I'm looking forward to the wealth I have to read about and hear from Chrissie Hynde, in interviewee mode, and musically. And to dancing my vegan boots till their worn, again, some time...

Found a gig setlist for that night, here.

*The song was wedged in between Teenage Kicks by the Undertones, and Somewhere in my Heart by Aztec Camera... I took a little while to improve on the ways of mix tapes...
**Interesting to note that Chrissie Hynde was 34 years old when Don't Get Me Wrong was in the charts. Inspiring to know!
Early on new year's day, I played some old tapes, and found myself feeling a pang of poignancy, hearing 1963 by New Order. It is one of the songs that bridged the way from commercial dance music to more guitar based stuff for me, as a young teen. Essentially, going from, say, MC Sar and the Real McCoy to The Smiths!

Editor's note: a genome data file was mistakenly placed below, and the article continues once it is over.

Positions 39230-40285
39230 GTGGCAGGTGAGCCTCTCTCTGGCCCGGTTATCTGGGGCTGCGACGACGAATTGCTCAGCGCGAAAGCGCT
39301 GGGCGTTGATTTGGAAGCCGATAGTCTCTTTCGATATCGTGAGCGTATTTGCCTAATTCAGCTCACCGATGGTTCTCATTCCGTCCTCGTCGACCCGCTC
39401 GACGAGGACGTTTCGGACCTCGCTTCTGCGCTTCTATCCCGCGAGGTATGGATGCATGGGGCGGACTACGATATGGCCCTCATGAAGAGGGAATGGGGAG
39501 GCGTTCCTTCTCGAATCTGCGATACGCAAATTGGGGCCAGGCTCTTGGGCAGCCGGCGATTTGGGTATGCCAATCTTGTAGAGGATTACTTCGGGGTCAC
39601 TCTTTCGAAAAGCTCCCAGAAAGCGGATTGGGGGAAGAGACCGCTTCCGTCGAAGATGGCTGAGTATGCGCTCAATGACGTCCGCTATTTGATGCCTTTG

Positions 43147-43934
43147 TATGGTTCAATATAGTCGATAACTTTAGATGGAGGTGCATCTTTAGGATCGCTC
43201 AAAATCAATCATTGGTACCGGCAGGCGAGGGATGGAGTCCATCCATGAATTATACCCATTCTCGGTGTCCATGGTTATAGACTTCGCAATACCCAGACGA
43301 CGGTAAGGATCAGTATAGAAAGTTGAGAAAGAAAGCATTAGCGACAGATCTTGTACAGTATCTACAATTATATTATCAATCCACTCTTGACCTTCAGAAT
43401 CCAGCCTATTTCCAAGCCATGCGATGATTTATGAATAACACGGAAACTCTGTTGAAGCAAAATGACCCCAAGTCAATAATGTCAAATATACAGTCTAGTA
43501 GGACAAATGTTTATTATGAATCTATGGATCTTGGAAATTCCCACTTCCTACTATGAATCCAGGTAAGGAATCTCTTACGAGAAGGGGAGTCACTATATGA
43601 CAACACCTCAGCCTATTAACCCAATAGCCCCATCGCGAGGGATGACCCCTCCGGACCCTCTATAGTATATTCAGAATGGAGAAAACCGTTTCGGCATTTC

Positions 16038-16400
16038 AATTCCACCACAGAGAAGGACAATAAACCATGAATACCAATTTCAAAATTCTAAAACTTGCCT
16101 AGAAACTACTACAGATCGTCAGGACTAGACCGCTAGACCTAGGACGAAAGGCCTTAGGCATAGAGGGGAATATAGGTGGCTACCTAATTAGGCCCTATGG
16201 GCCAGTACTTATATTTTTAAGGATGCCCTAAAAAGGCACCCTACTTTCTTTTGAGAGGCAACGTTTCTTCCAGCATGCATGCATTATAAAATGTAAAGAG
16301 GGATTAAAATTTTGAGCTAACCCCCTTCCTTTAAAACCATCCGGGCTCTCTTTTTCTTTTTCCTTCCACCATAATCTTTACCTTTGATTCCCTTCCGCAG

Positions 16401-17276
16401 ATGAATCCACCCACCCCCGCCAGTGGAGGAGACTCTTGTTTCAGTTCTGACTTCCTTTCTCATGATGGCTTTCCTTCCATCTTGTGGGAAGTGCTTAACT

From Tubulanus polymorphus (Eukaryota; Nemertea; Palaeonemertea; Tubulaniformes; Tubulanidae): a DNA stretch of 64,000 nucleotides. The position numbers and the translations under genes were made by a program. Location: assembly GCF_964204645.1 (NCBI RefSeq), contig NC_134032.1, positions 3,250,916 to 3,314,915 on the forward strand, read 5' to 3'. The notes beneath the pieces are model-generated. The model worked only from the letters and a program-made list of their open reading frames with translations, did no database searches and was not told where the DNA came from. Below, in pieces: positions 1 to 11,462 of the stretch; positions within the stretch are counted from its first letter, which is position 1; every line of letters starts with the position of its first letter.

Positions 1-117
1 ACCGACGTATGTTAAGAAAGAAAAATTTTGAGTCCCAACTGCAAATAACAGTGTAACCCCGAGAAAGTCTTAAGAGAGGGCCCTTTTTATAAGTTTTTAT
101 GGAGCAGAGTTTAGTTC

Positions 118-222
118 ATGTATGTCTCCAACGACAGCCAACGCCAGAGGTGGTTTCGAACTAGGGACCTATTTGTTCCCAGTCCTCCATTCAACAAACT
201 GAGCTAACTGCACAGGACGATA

I got transported back to January 1995, and my absorption in the single as its video played on The ITV Chart Show. I don't remember the video being quite so quirky (it stars Jane Horrocks larking about), but I do know that the tune was one that had me heading to the music shop straight after the TV show, to buy the single. And I still have it, on tape. The cover is ace:
I seldom write blogs harking back with nostalgia, but I think this year will inescapably remind me of the magical year I started to discover a good deal of the bands that would mean so much to me. I find myself reflecting on how odd it was in 1995 for me as a provincial (and female) 14 year old to be listening to stuff like Billy Bragg, The Cure, Echo and the Bunnymen, The Smiths, Mega City Four, Joy Division, Members, 80s synth pop, obscure early 90s indie outfits... I would unearth all this music through borrowing from the local library, raiding my aunty's compilations, reading music books and magazines, listening to 'retro' radio, secondhand record shops, market stalls with bootlegs...